Cuba releases all 53 prisoners agreed as part of US deal
US officials say Cuba has completed the release of 53 political prisoners agreed as part of last month's historic deal between the two countries.
The US said it had verified the release of the 53, which it welcomed as a "very positive development".
However, the US said the release did "not resolve the larger human rights problems on the island".
Last month, the two countries said they would restore diplomatic relations severed since 1961.
The thaw was announced in simultaneous televised speeches by President Barack Obama and his Cuban counterpart, Raul Castro.
The deal also included the release of US contractor Alan Gross from a Cuban jail, and the freeing of three Cuban secret agents from prison in the US.
"We welcome this very positive development and are pleased that the Cuban government followed through on this commitment," said State Department deputy spokeswoman Marie Harf.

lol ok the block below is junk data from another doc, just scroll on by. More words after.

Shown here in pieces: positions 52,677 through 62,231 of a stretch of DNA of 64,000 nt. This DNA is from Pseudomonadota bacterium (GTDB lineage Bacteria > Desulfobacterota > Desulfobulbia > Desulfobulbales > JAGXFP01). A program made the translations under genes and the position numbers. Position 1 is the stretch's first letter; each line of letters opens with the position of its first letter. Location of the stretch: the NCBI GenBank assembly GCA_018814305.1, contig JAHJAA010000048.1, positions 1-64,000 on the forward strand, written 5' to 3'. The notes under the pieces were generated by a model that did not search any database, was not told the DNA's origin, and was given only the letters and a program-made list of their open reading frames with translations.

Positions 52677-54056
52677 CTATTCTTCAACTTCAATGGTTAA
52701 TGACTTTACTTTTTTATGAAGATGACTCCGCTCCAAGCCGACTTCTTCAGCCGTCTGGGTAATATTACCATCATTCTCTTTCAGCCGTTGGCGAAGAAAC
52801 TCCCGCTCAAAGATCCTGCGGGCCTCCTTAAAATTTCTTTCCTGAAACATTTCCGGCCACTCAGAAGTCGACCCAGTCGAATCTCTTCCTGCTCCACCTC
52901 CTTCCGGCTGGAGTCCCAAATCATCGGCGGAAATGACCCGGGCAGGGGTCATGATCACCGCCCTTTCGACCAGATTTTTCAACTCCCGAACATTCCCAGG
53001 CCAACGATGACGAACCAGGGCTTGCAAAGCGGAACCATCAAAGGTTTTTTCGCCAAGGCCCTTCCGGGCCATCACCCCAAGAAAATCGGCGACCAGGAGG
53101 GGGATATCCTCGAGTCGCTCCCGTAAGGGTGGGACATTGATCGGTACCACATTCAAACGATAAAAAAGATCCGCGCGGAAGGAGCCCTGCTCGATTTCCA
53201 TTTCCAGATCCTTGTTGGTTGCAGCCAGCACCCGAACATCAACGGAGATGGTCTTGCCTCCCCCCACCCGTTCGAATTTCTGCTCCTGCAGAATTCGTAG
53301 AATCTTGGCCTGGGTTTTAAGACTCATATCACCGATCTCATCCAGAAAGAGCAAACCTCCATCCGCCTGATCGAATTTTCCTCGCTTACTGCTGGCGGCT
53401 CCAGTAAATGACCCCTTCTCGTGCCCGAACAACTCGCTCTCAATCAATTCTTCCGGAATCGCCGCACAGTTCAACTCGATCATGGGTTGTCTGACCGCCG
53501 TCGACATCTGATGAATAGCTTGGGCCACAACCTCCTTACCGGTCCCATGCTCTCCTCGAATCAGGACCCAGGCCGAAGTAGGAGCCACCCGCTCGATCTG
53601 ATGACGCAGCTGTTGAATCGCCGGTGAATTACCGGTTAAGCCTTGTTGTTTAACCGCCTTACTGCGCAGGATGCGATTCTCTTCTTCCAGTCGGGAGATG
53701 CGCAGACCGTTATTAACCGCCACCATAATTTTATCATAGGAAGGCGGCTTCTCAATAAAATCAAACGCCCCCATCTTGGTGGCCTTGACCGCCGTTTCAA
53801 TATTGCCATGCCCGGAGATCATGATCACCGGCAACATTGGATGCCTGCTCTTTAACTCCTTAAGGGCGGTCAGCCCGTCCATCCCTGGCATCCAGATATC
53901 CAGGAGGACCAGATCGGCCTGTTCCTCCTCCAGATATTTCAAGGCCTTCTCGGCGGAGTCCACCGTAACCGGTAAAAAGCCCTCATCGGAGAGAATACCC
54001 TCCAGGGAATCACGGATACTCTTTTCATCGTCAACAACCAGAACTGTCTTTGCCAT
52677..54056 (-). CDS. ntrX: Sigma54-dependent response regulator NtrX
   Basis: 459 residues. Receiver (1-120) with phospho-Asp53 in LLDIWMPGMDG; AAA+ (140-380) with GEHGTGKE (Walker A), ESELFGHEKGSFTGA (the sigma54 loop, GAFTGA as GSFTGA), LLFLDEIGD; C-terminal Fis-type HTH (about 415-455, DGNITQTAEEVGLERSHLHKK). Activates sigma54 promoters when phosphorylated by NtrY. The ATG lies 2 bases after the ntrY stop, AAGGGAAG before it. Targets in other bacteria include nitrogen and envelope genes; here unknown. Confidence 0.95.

The US has not yet disclosed the identities of the 53 Cuban prisoners released over the past days.
Dissident leaders in Cuba disputed the State Department announcement.
The head of the Ladies in White group, which stages regular protests in Havana, said she believed 12 prisoners remained in jail.
"We really don't know who these 53 freed people are," Berta Soler told the French newsagency AFP, adding that by her count only 41 had been released.
"Where are the other 12?" she said.
Another group, the Cuban Commission for Human Rights said it was not aware of any prisoner releases since Thursday.
It added that 17 prisoners on the list had been freed before the historic deal was signed by Washington and Havana last month.
US officials said the Obama administration would continue to seek the release of other Cuban political prisoners still in jail.
"This list (of 53) is not to be seen as the end of our discussion on human rights with the government of Cuba," state department spokeswoman Jen Psaki said.
On Tuesday, US officials gave the names of the 53 to Congressmen saying they expected them to make them public.
The topic is expected to be raised at high-level talks between the US and Cuba on 21 and 22 January, when US Assistant Secretary of State Roberta Jacobson will lead a delegation to the Cuban capital, Havana.